Cumulative Trauma and Obtaining Worker’s Comp Benefits
If you work in a physically demanding job, such as construction, factory work, nursing, or any other occupation that requires strength and stamina, the repetitive stress of your work over time can leave you with a cumulative trauma disorder, also known as repetitive strain injury. Even jobs that seem less physical can cause cumulative trauma.
Fortunately, the Kentucky workers’ compensation system can cover your medical treatment and a percentage of your lost wages when repetitive stress and strain from your duties leaves you unable to work. But this is about more than financial compensation. It’s about maintaining the lifestyle you earned through all your hard work.
At Morgan, Collins, Yeast & Salyer, we help many workers with repetitive strain injuries. They are very common injuries. According to the United States Bureau of Labor, cumulative trauma injuries cost employers approximately $2 billion each year in workers’ compensation claims. These injuries account for the greatest number of days missed from work, with around 18 days of work missed for each injury.
Cumulative trauma injuries generally grow worse over time. If left untreated, they may even cause permanent damage.
Whether you’ve been working with a jackhammer or other heavy tools on construction sites, or if you’ve been repeating strenuous tasks in a factory or coal mine, or even typing on a computer in an office for long periods, you may be suffering from cumulative trauma. Our law firm is a leader in cumulative trauma workers’ compensation claims in Kentucky. In fact, our senior partner McKinnley Morgan helped get these types of cases taken seriously by the legal system in the first place.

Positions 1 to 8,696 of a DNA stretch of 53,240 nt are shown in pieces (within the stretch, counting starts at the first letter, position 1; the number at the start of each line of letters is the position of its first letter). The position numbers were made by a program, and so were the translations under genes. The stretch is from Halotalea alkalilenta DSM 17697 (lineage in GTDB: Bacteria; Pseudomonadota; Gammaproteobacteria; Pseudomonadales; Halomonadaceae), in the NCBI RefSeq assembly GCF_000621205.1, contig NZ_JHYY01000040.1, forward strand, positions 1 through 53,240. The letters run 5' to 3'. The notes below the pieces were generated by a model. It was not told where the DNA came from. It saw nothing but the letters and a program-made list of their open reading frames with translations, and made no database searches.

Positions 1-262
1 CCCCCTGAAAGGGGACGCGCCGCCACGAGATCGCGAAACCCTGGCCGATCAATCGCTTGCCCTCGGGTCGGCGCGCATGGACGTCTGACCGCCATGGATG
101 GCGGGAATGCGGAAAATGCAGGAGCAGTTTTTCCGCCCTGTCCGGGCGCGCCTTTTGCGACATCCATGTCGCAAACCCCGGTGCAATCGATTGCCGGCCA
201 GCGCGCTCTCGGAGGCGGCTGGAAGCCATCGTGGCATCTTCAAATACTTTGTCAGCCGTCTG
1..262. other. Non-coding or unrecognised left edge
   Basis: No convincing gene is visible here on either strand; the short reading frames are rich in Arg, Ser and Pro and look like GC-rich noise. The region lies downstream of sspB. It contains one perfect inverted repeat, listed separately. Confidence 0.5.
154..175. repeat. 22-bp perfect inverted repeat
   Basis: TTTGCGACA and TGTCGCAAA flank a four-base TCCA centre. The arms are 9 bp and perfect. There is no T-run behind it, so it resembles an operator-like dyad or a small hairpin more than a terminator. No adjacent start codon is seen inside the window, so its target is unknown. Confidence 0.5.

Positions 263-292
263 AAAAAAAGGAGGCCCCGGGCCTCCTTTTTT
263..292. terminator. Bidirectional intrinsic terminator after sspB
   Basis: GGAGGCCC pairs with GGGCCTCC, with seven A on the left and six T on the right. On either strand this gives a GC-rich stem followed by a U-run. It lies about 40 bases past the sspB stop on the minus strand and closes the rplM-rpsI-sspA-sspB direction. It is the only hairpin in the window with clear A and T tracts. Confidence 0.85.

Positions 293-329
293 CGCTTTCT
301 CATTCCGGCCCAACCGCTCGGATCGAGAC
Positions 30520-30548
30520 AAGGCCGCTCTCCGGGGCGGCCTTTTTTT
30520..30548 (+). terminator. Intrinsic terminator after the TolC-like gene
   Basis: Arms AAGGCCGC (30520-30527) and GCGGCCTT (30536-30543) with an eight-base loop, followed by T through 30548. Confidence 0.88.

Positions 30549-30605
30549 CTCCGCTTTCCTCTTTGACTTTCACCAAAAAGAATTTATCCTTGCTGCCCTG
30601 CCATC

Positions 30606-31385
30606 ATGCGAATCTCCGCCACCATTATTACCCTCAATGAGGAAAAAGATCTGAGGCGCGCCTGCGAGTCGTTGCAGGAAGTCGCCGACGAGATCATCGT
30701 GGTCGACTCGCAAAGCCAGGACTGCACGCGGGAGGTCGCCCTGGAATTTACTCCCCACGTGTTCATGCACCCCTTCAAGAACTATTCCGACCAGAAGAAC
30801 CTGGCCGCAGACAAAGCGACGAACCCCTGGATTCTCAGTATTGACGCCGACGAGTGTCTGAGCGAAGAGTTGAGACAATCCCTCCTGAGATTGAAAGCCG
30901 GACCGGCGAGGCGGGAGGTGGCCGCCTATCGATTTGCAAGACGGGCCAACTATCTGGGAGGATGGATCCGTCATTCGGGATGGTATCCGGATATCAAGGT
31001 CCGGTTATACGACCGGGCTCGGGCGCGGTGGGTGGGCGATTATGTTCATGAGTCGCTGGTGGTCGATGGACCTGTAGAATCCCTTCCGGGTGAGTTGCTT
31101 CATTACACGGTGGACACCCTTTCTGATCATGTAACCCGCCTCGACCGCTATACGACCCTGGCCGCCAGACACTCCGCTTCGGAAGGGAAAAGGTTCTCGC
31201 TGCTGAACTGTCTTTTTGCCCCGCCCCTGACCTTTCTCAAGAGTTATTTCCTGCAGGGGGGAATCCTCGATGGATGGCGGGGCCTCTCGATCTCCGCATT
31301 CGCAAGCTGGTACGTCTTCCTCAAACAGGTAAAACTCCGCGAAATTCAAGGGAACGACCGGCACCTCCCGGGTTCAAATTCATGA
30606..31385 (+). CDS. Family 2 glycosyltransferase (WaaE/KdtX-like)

If you’re suffering from cumulative trauma and need workers’ comp benefits, we are ready to help. Call us now to schedule a free initial consultation.
What Is Cumulative Trauma?
A cumulative trauma injury happens you repeat a motion over and over, slowing causing damage to your body over months or sometimes years.
Common cumulative trauma issues include neck and back problems, joint replacements, carpal tunnel syndrome, cubital tunnel syndrome, and shoulder surgeries. You can develop many other impairments from long-time exposure to hazardous conditions at work, including hearing loss and black lung disease.
Cumulative trauma is even included as part of the definition of a workplace injury in Kentucky’s workers’ comp law: “Injury is defined as any work-related traumatic event or series of events, including cumulative trauma, arising out of and in the course of employment.”
Do I Have a Cumulative Trauma Claim?
Working in many jobs – from construction to health care – can take a toll on your health over time. If you have experienced a cumulative trauma disorder from repetitive, strenuous tasks at your work, then you may have a valid cumulative trauma claim. You could be entitled to workers’ compensation benefits that will protect you financially.
Don’t hesitate to seek maximum workers’ compensation benefits for your injury just because you can’t connect it to one particular accident or one particular day.
How to Prove Your Cumulative Trauma Case
Even when you know your pain was caused by your job, employers and workers’ comp insurance companies often want to save their money by fighting your claim. If they deny your workers’ comp claim, you’ll need Kentucky Courage and strong evidence to fight back.
Follow these strategies to build a successful claim: